How to conduct a Colorado car title search
Millions of used cars are sold around the United States every year. With so many used cars changing hands, it is inevitable that not all sellers are trustworthy or honest about the history of the car. If you do not protect yourself by running a Colorado car title search, you may end up out of pocket and stuck with a car you cannot legally register or drive. Before agreeing to purchase a car or handing over any money, follow the steps outlined in this article to access the car’s history. You’ll need to choose an online service that offers car history reports and enter your 17 digit VIN into their search, like the VIN check offered by SearchQuarry.com.
Conducting your Colorado car title check
The federal database which holds information on every road car in the United States and by accessing this database, buyers can find out how many previous owners a car has had and other important information relating to its condition and safety. To find out everything you need to know about your dream car, all you will need is an internet-ready device, a credit card, and the Car Identification Number (VIN). The seller should disclose this unique 17-digit code as it is illegal to withhold information about a car’s history from potential buyers. In most passenger cars, the VIN can be found on a metal plate located in the driver’s side door jamb or the left side of the dashboard. Motorcycle VINs are usually printed on the side of headstock tubing.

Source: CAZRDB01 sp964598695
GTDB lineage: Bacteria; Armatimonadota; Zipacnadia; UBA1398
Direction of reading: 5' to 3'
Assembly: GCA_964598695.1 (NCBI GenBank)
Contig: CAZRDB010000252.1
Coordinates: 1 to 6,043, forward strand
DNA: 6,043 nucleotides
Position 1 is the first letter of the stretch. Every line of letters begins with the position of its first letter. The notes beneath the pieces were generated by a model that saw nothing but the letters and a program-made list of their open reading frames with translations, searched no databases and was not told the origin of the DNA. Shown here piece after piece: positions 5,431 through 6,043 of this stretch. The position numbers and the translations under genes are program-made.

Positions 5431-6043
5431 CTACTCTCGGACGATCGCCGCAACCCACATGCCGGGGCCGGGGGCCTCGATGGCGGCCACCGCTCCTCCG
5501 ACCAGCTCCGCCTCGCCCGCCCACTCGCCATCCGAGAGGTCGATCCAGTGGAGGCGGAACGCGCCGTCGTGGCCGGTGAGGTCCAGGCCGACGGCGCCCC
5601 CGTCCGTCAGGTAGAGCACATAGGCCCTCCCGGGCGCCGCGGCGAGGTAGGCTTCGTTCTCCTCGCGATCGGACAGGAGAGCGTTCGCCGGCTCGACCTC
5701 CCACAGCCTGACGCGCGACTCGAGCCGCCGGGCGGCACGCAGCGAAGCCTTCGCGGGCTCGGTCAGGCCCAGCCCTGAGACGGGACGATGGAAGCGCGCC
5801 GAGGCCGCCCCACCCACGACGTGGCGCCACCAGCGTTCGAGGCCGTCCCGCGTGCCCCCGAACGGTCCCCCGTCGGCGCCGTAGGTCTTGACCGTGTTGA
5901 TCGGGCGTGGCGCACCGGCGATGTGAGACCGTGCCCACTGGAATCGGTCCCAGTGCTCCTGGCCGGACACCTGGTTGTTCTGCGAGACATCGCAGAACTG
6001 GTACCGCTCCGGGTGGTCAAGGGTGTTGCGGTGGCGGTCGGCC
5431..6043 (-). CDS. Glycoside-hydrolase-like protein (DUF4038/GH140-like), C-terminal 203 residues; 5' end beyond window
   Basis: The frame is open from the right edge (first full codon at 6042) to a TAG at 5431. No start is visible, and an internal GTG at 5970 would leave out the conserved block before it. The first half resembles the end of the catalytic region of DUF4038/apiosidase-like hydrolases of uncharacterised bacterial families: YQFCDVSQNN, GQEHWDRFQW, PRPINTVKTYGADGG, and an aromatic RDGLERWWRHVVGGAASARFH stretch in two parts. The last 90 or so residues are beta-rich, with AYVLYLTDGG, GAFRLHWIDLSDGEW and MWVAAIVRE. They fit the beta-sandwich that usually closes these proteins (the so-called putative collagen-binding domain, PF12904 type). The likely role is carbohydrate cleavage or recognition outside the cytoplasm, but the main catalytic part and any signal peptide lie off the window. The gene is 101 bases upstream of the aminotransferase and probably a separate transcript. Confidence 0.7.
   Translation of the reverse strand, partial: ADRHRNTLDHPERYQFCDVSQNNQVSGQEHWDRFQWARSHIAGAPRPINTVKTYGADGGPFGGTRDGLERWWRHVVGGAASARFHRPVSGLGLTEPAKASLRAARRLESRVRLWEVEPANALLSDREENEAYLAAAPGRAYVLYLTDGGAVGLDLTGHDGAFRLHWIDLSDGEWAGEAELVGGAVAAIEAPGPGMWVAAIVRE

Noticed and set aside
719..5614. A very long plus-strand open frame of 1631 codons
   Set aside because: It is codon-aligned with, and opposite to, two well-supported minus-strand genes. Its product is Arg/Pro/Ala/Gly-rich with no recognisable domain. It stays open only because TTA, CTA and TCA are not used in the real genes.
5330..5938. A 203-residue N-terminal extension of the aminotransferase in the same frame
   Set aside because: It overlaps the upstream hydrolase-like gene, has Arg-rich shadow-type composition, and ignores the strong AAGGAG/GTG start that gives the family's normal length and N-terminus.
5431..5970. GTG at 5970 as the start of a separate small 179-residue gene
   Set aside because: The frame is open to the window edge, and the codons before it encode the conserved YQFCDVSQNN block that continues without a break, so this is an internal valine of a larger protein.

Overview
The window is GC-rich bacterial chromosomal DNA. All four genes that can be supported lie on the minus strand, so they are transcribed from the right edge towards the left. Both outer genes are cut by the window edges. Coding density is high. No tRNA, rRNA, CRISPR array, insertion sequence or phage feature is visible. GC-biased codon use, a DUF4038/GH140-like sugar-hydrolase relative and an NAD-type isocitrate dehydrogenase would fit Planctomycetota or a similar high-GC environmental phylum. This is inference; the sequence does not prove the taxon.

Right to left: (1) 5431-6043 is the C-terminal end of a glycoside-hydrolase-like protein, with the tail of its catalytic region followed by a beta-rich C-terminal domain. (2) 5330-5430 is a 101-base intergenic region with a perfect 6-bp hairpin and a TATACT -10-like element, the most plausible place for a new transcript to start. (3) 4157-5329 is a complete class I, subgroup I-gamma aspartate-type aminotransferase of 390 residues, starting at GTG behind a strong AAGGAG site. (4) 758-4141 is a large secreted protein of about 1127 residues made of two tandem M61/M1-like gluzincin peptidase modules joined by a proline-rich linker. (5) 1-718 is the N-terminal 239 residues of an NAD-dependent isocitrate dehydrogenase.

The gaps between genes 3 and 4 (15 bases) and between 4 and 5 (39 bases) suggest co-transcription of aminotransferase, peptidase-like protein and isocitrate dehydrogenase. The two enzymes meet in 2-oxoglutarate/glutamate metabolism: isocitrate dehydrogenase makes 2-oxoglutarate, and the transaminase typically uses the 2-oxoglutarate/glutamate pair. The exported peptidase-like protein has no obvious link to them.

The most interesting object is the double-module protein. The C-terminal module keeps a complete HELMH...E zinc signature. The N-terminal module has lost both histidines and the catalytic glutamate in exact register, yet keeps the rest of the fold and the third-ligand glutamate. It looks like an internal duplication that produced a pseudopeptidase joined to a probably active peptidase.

When you are ready to conduct your Colorado car title check, choose an online search facility which links to the NMVTIS and type in the identification number. There is usually a fee to use these facilities, though it is rarely more than a few dollars. Having accessed the car’s records you will need to check that the current owner has the right to sell the car. Then, you can check the title for any negative brands that may mean the car is not safe to drive or cannot legally be registered.
What are Colorado car title brands?
Car title brands are essentially labels which tell you key information about a used car’s history. Not all title brands are deal-breakers but there are some especially negative ones to look out for – ‘salvage’ being one of the worst. According to the DOR, cars branded as salvage are not safe to drive and may not be legally registered. This may be the result of damage caused by a collision, accident, flood or fire. If your car title search turns up a ‘salvage’ brand, make sure it also lists a ‘rebuilt’ brand. This indicates that the car has been reconstructed and has passed all relevant safety checks.